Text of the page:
Year 8, Day 158 - 6/6/16 - Movie #2,357
BEFORE: Just over one week with the new cat in the basement, and she's finally letting me see her again - before tonight, she would just stay in her hiding place, I'd come down and leave a bowl of food, which would be gone the next time I checked on her, a few hours later. Just yesterday we finally found where she was going to the bathroom, (hint: it wasn't the litter box) and so I moved the litter box over to that spot - this sort of thing makes it difficult to tell if we're training the cat, or if she's training us.
But tonight I came downstairs with the food, left the bowl on the floor, made the usual "kissy" noises, and then went into the spare bedroom/man-cave to burn a DVD. She came out to eat while I was in the next room, and I was even able to take a few photos of her, to prove that she still exists, and is not just a ghost/ninja kitty. Give me another week and who knows, maybe I'll be petting her again, like I used to do when she was our backyard cat.
Roy Scheider carries over again from "The Seven-Ups", and I'm just about to open up the "Burt Locker" for the next 12 films. But first, there's a little matter of a futuristic helicopter to deal with - futuristic by 1983 standards, that is, so it was futuristic in the past. Or something like that.
THE PLOT: The cop test pilot for an experimental police helicopter learns the sinister implications of the new vehicle.
AFTER: I'm going to keep this relatively short tonight, because I was out at a wrap party for this animated feature whose production is now done done DONE after about three years of shooting, so I'm still a little groggy from drinking beer on a boat that's permanently moored on the west side of Manhattan. At some point I couldn't tell if the boat was swaying, or if it was me. I don't think I've been on a boat for a couple years, so I definitely lost my sea legs since the last cruise we took. Then I stumbled to the comic-book store, because I couldn't make it there on Friday, and then I had to eat a couple of things at McDonald's just to regain my senses for the subway trip home. I'm never proud after eating at Mickey D's (who is?) but about once a year, it's just the thing to do, especially if I need to sober up fast.
Anyway, "Blue Thunder" isn't really a film that aged well, simply because it was trying to peek into the future of war technology, and the best it could do was to come up with a helicopter that could run silently, eavesdrop on office buildings with advanced microphones and thermal imaging, and record everything on it's state of the art video-decks, in the soon-to-be-defunct 3/4" tape format. I was personally using 3/4" tapes for storage at work until about two years ago, but the main reason for that was that it was the format I started storing commercials on in 1998, and I didn't want to change. I did, however, back up all of the 3/4" tapes to DVD, just in case the companies edit decks ever broke and couldn't be fixed, which they eventually did. But still, I knew I was probably the last person anywhere still using that format.
One of those 3/4" videotapes features prominently in this film's most confusing, or perhaps pointless moment. Scheider's Murphy (he's always named "Murphy", isn't he? Or I guess sometimes he's "Buddy" or "Brody", but it's always something like that...) needs to find the missing video-tape, which his partner has informed him (via answering machine message, ah, the 1980's...) was stashed in a drive-in theater's dumpster, and he knows for a fact (how?) that they don't empty that dumpster every day. So Murphy sends his girlfriend (who drives like a maniac, like, all the time, BTW) to go get it, ostensibly because he can't go himself, because he's flying a giant helicopter, and he's being tracked, so if he goes to get it, then the bad guys looking for it will know where it is. Then when the girlfriend is sorting through the trash in the dumpster, looking for the tape, he's flying DIRECTLY OVERHEAD in his helicopter, which doesn't help her at all, in fact the wake from his rotors is probably making her job a whole lot more difficult, and, silly me, I thought you couldn't go there yourself with the big, freaking helicopter - aren't you supposed to be somewhere else, throwing the people looking for the tape off of its trail?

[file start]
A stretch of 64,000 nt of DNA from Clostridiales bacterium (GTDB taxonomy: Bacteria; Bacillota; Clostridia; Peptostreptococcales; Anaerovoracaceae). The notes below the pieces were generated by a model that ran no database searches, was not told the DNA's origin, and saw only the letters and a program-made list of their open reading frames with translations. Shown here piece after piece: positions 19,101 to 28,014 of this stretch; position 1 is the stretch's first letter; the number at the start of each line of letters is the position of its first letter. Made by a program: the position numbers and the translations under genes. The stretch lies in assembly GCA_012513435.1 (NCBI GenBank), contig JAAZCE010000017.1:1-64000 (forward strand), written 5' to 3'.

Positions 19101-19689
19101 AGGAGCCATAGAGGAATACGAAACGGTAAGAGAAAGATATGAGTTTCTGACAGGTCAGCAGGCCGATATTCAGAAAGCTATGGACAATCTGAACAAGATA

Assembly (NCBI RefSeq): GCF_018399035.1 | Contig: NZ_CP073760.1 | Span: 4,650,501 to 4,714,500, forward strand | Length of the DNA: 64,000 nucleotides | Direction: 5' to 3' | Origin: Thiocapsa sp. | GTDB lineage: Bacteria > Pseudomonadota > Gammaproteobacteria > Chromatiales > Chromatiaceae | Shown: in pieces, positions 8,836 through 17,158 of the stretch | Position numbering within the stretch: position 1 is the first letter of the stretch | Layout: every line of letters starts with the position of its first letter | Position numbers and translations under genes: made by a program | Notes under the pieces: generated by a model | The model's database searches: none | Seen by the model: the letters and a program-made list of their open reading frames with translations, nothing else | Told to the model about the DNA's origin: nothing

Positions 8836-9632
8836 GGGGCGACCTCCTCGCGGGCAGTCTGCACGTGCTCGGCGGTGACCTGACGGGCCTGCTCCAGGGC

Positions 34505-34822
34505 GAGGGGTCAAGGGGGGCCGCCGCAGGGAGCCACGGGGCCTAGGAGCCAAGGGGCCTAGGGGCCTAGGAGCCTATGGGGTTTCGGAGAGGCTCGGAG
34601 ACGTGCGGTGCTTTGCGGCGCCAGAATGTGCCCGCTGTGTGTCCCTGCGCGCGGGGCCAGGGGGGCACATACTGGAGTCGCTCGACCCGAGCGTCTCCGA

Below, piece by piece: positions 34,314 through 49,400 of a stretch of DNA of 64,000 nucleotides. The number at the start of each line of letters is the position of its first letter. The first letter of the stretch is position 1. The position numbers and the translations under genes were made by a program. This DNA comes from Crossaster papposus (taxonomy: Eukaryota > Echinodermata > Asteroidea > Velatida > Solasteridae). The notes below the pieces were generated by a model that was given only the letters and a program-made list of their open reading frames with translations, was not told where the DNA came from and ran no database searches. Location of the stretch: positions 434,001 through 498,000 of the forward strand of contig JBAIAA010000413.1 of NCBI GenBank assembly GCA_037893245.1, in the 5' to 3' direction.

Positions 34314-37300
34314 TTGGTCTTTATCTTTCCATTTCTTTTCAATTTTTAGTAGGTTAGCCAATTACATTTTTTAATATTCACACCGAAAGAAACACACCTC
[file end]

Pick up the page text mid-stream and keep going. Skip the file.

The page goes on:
The reason that said helicopter exists is supposedly because of the 1984 Summer Olympics, which were going to be held in Los Angeles, and even back then the guvmint realized that having people from all over the world in one city could unwillingly bring terrorism to the city, and nothing defeats terrorists than a giant helicopter with floodlights and very sensitive microphones, umm, I guess? Look, it's all very simple, they just can't explain how a helicopter with missiles and machine guns stops terrorism, perhaps it's just a deterrent, but really, if you're bringing out the helicopters with machine guns, chances are that the terrorism is already there, and deterring it has probably failed.
I was also very unclear on what the big, bad villainous plot was. I get that someone was going to use the helicopter for not-so-good purposes, but I'll be damned if I can figure out what those were going to be. Yeah, I get that the plot involved killing a councilwoman, but I don't even see who that crime benefitted, or how. It's all very muddled.
Also starring Warren Oates (last seen in "The Border"), Candy Clark (last seen in "Cat's Eye"), Daniel Stern (last seen in "Stardust Memories"), Malcolm McDowell (last seen in "Sunset"), Joe Santos, Paul Roebling, David Sheiner, Anthony James, Ed Bernard, Jason Bernard, James Murtaugh.
RATING: 4 out of 10 traffic cones